Investing in an IRA: What You Need to Know

April 17 may come and go, but it's always a good time to invest in an IRA.

Most people dream of having financial freedom in retirement. However, as their retirement date approaches, some people realize they haven't accumulated the savings they'll need to live as comfortably as they'd like in their later years.

So even if you're saving in an employer-based retirement program and a voluntary plan, think about investing in an IRA. Depending on the type of IRA you choose, your earnings will grow either tax deferred (with a Traditional IRA) or tax free (with a Roth IRA). (Remember, though, that IRA withdrawals before age 59½ are generally subject to a 10% early withdrawal penalty, as well as ordinary income taxes.) Here are some basic facts about investing for retirement through an IRA.

Know the Contribution Limits

For the 2011 and 2012 tax years, the annual IRA contribution limit is $5,000 for each year, with an additional $1,000 if you're age 50 or older. You must fund the IRA with earned income, which can come from your job, self-employment, part-time work (even if you're a student) and alimony. "Passive" income, such as investment income (from dividends or interest), or income from trusts, pensions or annuities, does not qualify as earned income.

If you have a job but your spouse does not, there's an exception to these contribution requirements. In this case, you and your spouse can currently contribute up to $5,000 each year for both the 2011 and 2012 tax years, plus an additional $1,000 for each of those years if either of you is 50 years of age or older.

Traditional or Roth: Choose the Right IRA for Your Needs

Deciding which IRA is best for you depends on your current tax bracket, your anticipated tax bracket in retirement and when you expect to begin withdrawing funds. Briefly, you will have an advantage from contributing to a tax-deductible Traditional IRA only if you can deduct the contributions from your taxes and anticipate being in a lower tax bracket in retirement. If you expect to be in the same or a higher tax bracket in retirement, then a Roth IRA may be preferable, because you'll be able to make completely tax-free withdrawals, provided you meet the five-year holding period and have reached age 59½.  

Additionally, with a Roth IRA, you're not required to begin minimum withdrawals at age 70½. This makes the Roth IRA ideal for estate planning, since you can potentially leave more funds to your heirs. See  Traditional vs. Roth: Which is right for you? to learn more.

You can't be too young

There's no minimum age limit for contributing to an IRA. All that's required is earned income of some form. So even if your child is nine or 11, earns money from baby-sitting, delivering newspapers or working in a family business, he or she can have an IRA. If the child is a minor, however, you must set up the IRA as a custodial account. Also, any relative or family friend can fund the account, provided the contribution does not exceed your child's earned income. Just imagine how much more financial freedom your children can potentially have later in life if they begin saving for retirement now.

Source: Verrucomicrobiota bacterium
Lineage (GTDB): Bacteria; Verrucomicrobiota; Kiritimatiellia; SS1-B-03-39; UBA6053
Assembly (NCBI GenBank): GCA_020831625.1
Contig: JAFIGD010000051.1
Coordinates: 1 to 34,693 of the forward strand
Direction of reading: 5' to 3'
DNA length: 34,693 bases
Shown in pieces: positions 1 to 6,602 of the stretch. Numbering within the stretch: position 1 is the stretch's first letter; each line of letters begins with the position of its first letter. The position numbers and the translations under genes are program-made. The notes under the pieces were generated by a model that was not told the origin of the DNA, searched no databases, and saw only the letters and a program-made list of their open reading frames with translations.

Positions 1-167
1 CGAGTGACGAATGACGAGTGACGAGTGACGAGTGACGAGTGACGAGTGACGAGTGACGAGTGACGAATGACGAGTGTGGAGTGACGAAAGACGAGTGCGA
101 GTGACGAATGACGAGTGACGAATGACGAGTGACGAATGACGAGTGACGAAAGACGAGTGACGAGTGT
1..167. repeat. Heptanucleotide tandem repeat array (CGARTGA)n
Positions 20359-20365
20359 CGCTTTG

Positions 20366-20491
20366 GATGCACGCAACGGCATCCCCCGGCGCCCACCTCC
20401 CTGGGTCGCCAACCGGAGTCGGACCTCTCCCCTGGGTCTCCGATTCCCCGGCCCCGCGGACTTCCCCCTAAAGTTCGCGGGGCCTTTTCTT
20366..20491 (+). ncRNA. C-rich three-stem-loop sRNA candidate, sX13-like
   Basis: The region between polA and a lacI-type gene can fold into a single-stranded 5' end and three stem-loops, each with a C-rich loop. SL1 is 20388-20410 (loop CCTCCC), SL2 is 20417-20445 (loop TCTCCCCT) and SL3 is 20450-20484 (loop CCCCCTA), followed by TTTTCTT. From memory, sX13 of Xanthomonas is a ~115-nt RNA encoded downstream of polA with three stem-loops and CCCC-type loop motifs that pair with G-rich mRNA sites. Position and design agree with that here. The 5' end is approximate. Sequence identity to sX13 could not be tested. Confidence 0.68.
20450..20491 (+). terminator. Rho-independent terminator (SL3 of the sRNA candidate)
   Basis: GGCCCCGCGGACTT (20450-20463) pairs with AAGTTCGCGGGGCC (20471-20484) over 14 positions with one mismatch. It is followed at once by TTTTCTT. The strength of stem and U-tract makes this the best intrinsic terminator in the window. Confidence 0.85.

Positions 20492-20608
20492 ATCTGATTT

But you can be too old

Once you reach the calendar year in which you turn 70½, you cannot contribute to a Traditional IRA. Roth IRAs don't have this limit; you can contribute as long as you, or your spouse, have earned income. But with Traditional IRAs, you must begin receiving required minimum distribution (RMD) payments by age 70½ or potentially face a 50% IRS penalty on the amount you should have withdrawn.

Consolidating assets

If you have retirement assets with more than one employer, think about consolidating your assets with a single financial company to monitor your savings more efficiently and, eventually, to make receiving income easier. IRAs can be ideal for consolidation, because they preserve your assets' tax-deferred status and may provide more allocation options than your previous employer plan provides. Just be sure to check the terms of your existing investment, since certain other charges and taxes may apply.

Before transferring assets or replacing an existing annuity, be sure to carefully consider the benefits of both the existing and the new product. There will likely be differences in features, costs, surrender charges, services, company strength and other important aspects. There may also be tax consequences associated with the transfer of assets. Indirect transfers may be subject to taxation and penalties. Consult with your own advisors regarding your particular situation.

You should consider the investment objectives, risks, charges and expenses carefully before investing. TIAA-CREF or its affiliates do not offer tax advice. Please consult your tax advisor. 

Insurance and annuity products issued by TIAA (Teachers Insurance and Annuity Association), New York, NY and TIAA-CREF Life Insurance Co., New York, NY. TIAA-CREF Individual & Institutional Services, LLC and Teachers Personal Investors Services, Inc., members FINRA, distribute securities products.

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